I Knew I Needed Help When… #PostpartumAnxiety

I’ve had some time since I last told you all about my postpartum anxiety diagnosis. I’ve been on medication (Zoloft, for those wondering) for over a month now.

I’ve been trying to write this blog post for a long time. It’s just not an easy one to type out. Sometimes just thinking about the anxiety brings it back a bit.

But yesterday Postpartum Progress published this post: 70 Postpartum Depression Survivors: I Knew I Was Getting Better When… and I could relate with so many of those feelings. While I don’t think I’m completely “better” just yet, I know that I’m improving and just looking back makes me realize how far I’ve come. Which is sort of scary because a couple months ago I was convinced there was nothing really wrong with me, and I’m really glad it was something relatively benign that made me reach out for help. Though, at the time, it was incredibly frightening in my head.

Things Got Worse Before They Got Better:

As the baby weight started to come off this time around, I began to notice a weird ridge of what seemed like cellulite on the front of my left thigh. It’s really not that big at all. It’s just I have chicken legs, so any sort of pocket of fat really stands out. I have a cluster of cellulite that I’ve had since I was 16 on the back of my right leg, and this looked similar. For a few weeks, I would see it in the bathroom mirror and think it looked odd, but then I brushed it off.

The weekend I went to L.A. at the end of October, I suddenly went from being blase about it to convincing myself it was cancer. And not just cancer, but stage 4 cancer that’s probably metastasized and is rapidly killing me. I rubbed the spot where the fat rested, over and over feeling for a mass, so much that I bruised myself. But then I couldn’t tell if I caused that bruise or the cancer caused the bruise.

Prior to this, for months, I let my mind focus on worrying about death and illness. I was perpetually convinced someone I love or I would get cancer and die. I remember having a similar episode after Kendall turned 1. A clogged milk duct sent me spiraling, crying in a GYN’s office, convinced I had breast cancer.

The rational in my mind? That my life was going TOO good. I have too many blessings. I’ve had too easy a road. Something bad was bound to happen to me. It’s just a matter of time.

So, back to the lump of fat on my leg. When I got back from L.A. the anxiety only got worse. By the time Tuesday rolled around (3 days later), I walked into a doctor’s office that’s near my son’s school after I dropped him off. I was happy I hadn’t got into an accident driving him to school because my heart was racing and I thought I might pass out. I made an appointment to have the lump of fat looked at. I was going to beg them to biopsy it. They couldn’t get me in until Friday.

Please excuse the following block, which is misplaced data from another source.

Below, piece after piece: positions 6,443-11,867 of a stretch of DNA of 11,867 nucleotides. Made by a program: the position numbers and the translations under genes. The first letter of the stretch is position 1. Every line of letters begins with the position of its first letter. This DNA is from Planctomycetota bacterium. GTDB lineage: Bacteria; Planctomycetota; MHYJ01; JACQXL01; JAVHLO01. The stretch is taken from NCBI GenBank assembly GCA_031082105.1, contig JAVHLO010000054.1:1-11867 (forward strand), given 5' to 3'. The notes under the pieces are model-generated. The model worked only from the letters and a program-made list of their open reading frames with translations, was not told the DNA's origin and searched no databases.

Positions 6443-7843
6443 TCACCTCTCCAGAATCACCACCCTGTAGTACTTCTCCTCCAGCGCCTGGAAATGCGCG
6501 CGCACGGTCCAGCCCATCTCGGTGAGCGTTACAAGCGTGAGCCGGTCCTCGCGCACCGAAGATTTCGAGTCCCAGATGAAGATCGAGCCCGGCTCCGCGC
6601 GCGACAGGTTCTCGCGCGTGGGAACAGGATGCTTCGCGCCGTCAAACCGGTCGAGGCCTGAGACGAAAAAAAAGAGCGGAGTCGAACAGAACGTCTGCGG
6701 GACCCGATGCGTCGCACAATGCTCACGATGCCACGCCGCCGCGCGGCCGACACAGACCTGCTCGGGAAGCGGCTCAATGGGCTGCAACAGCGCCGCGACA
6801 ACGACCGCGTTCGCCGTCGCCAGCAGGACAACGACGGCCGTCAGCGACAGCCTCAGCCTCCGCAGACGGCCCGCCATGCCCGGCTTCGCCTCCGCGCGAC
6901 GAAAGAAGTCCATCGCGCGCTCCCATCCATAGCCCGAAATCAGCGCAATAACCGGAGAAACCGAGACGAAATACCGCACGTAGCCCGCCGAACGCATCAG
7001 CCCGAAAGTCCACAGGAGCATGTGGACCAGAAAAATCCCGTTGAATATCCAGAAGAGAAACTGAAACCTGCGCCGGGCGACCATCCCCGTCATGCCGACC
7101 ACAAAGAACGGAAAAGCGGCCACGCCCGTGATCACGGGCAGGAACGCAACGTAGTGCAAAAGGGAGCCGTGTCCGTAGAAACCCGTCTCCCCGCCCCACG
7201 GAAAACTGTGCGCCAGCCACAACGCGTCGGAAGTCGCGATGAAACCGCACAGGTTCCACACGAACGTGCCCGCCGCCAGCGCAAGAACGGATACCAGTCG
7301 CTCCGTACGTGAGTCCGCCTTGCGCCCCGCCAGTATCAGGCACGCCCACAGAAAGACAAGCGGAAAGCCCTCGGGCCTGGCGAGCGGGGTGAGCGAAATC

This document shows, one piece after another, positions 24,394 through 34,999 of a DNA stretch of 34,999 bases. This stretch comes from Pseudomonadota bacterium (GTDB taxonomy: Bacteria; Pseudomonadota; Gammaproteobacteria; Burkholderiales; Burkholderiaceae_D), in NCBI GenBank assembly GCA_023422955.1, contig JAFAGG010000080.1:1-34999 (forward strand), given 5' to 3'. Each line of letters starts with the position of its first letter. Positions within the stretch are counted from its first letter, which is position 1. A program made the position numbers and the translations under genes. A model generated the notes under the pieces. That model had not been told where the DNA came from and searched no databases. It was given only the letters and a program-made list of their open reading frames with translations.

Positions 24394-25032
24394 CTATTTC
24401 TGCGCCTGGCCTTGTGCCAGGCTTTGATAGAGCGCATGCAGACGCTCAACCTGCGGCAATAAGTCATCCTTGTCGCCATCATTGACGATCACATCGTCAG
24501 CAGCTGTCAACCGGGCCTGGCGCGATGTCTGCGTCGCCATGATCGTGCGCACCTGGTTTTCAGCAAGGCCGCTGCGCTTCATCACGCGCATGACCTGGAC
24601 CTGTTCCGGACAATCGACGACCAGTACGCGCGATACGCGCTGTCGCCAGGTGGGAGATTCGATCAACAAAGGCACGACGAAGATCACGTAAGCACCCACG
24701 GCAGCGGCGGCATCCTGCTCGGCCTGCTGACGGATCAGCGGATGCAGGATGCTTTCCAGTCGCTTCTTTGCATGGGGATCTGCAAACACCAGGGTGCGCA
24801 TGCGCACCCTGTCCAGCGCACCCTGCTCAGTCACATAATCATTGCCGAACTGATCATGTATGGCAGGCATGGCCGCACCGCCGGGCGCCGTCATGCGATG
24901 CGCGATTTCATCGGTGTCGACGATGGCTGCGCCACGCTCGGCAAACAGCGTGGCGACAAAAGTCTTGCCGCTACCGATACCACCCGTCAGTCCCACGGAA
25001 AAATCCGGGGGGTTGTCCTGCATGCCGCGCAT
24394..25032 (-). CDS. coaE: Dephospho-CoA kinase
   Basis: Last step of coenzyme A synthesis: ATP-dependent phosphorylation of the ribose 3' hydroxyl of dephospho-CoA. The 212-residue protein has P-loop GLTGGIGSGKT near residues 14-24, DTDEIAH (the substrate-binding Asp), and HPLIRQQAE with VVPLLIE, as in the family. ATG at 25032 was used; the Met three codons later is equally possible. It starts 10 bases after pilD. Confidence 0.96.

A few hours later, I felt like I was having a stroke. My arms were tingling, my tongue was numb. I was dizzy, my heart was pounding through my chest. Oh my God? Was this a sign the cancer had spread to my heart or lungs??

Anxiety breeds anxiety. I was on a roller coaster I could not get off.

I called the doctor back and begged for them to get me in sooner.

When I went in the next day, I could barely sign in, my hands were shaking so bad.

“What are you here for?” the doctor asked.

“Well, I have this lump… and it’s probably just fat, but it’s scaring me, and I felt like I had a stroke yesterday, but obviously I’m fine… and, well, honestly? I think my problem is anxiety,” I fired all that off in about .2 seconds.

He took a look at my leg.

“Uh, well, that just looks like…. cellulite?” I could tell he was trying to put it delicately that I have a lump of fat on my leg.

“Oh, that’s okay! That’s GOOD! I’d much rather have cellulite than cancer!” I nervously laughed.

That was when we got into the anxiety thing. I won’t re-hash everything we talked about, but I’ll say I was floored when he so quickly diagnosed me and offered up a prescription for anti-depressants.

But I wasn’t depressed??

Surely he didn’t know what he’s talking about. I thought he would tell me to get more exercise, more sleep, to work through this with a better diet. Meds? He thinks I need medication? I’m not THAT bad, I thought.

So I didn’t fill the prescription that day. No, I am *not* the type who needs to be medicated. That is just silly. I will get through this on my own.

Scott works from home Tuesday, Wednesday and Thursday, the same days Kendall goes to school. Mondays and Fridays had been a struggle for me for the last few months leading up to my diagnosis. I have both kids to take care of and no help. I know, cue the world’s smallest violin. Stay At Home Mom has to care for 2 kids by herself 2 days a week. It’s a rough life.

But for me, with all of this going on, that truly was an enormous task. I dreaded Mondays and Fridays.

On that Friday after the anxiety attack and diagnosis, we had a particularly rough day. I don’t remember why I was so on edge, but I spent most of the day yelling, pacing, stressing, and beating myself up. Kendall went to timeout more times than I can count.

At a point in the afternoon, when I was rocking Leyna to sleep for her nap, shortly before Scott was supposed to get home, I had a conversation with myself that I will never forget. And it was a life changer.

And it takes a fucking ton of courage for me to type this and let you all in on this. It’s a big reason why it’s taken me so long to publish this post. Please offer me some grace and understanding.

As I rocked my baby, I looked at her and I reflected on how stressed and angry I was… with everyone…. for everything. And I thought, “Jill, if you don’t get help, you’ll be one of those moms on the news one day. You’ll snap. Maybe not today or next month, but this is a bad road you’re on, and you can’t get yourself off without help.”